Authentic as hell.
No. of pages: 288
When you’re in love with the wrong person for the right reasons, anything could happen.
Tretch lives in a very small town where everybody’s in everybody else’s business. Which makes it hard for him to be in love with his straight best friend. For his part, Matt is completely oblivious to the way Tretch feels – and Tretch can’t tell whether that makes it better or worse.
The problem with living a lie is that the lie can slowly become your life. For Tretch, the problem isn’t just with Matt. His family has no idea who he really is and what he’s really thinking. The girl at the local bookstore has no clue how off-base her crush on him is. And the guy at school who’s a thorn in Tretch’s side doesn’t realize how close to the truth he’s hitting.
Tretch has spent a lot of time dancing alone in his room, but now he’s got to step outside his comfort zone and into the wider world. Because like love, a true self can rarely be contained.
An awkward tale that is so sweet. It rings true to how we can all feel a little out of step as we battle through high school and adolescence. Even though this is a contemporary romance, I felt it had more to do with finding a happy place with who you are – accepting yourself – rather than finally getting the girl or guy; or a coming out story. Even though it’s all of those things, the undercurrent with Anything Could Happen is like a resounding boom. I loved it. It’s upbeat, quirky, and written to a familiar soundtrack. Halcyon (by Ellie Goulding) is featured prominently, and you can hear the lyrics singing up at you from the pages.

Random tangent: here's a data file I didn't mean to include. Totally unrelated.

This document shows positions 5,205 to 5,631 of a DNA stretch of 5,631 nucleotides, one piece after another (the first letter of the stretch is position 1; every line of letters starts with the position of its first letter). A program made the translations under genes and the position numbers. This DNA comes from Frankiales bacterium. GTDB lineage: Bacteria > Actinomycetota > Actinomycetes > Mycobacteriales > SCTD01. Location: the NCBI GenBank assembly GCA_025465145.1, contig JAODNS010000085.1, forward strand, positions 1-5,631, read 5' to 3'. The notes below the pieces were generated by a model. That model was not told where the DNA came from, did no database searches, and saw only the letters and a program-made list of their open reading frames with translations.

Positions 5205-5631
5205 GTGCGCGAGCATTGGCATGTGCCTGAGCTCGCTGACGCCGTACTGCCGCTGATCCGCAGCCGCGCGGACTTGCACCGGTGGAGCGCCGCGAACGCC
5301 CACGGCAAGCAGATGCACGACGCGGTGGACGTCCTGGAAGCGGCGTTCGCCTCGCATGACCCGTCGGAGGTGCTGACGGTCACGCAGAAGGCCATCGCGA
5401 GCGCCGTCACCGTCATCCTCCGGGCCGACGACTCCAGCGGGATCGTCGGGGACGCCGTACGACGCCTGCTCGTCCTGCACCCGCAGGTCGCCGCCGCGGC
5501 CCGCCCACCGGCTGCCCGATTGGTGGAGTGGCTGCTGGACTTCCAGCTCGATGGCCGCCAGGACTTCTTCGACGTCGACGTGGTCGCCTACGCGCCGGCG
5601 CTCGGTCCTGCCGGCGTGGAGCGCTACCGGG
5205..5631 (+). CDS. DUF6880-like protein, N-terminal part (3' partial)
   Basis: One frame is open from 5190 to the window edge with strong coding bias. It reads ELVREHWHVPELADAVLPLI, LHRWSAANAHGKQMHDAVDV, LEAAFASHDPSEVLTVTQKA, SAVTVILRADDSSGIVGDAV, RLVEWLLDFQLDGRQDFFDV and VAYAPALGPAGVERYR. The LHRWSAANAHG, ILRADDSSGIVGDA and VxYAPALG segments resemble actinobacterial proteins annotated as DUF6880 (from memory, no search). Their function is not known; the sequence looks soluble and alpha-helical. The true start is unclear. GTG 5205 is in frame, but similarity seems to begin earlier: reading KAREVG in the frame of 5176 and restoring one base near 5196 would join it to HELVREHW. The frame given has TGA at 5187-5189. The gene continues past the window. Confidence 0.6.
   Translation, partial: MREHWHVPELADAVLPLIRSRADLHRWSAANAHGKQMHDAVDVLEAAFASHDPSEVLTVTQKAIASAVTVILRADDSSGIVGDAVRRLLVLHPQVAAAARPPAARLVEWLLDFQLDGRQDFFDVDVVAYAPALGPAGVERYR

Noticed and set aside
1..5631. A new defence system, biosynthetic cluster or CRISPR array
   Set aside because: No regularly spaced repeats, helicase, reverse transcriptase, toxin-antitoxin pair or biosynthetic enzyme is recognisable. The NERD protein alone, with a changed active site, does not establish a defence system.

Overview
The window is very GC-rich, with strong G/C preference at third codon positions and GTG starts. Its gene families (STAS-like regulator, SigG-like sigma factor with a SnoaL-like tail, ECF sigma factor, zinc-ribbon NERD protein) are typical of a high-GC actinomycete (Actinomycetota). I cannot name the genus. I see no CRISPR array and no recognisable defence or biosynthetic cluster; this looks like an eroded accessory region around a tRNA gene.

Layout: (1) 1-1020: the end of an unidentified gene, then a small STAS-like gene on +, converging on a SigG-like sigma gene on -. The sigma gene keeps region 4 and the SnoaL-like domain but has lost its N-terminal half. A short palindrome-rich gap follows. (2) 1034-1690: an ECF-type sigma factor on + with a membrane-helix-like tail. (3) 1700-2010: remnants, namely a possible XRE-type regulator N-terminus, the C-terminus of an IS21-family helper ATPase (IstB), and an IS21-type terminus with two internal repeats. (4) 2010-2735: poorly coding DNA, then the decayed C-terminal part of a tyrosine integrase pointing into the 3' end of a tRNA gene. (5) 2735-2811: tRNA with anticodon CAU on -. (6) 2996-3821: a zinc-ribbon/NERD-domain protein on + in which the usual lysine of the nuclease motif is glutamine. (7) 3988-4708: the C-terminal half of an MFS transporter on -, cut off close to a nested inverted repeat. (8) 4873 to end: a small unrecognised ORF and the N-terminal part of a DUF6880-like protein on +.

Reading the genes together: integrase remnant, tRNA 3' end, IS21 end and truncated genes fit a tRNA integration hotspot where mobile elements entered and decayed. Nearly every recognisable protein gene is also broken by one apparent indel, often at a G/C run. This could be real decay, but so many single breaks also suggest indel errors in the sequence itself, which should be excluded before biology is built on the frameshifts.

With an easy to read narrative, this is one of my favourite GLBT books at the moment. I’ve read half a dozen in this genre in the past month to experience a protagonist apart from young heroines – and it’s been fun. Walton’s book is a positive story, much like a warm hug, but oozing realism. A totally authentic account of Tretch’s journey. I particularly loved how he danced without abandon in his room… so cute!
The cast (notably Tretch’s family) are beautiful and very prominent in the story line and not in the periphery like in much of YA. And while there were some surprises around their story, the plot is a little predictable. But in a good way.
I’d definitely recommend this book for an afternoons reading in the sun – something to leave a smile on your face.
Overall feeling: I’m happy to be me!
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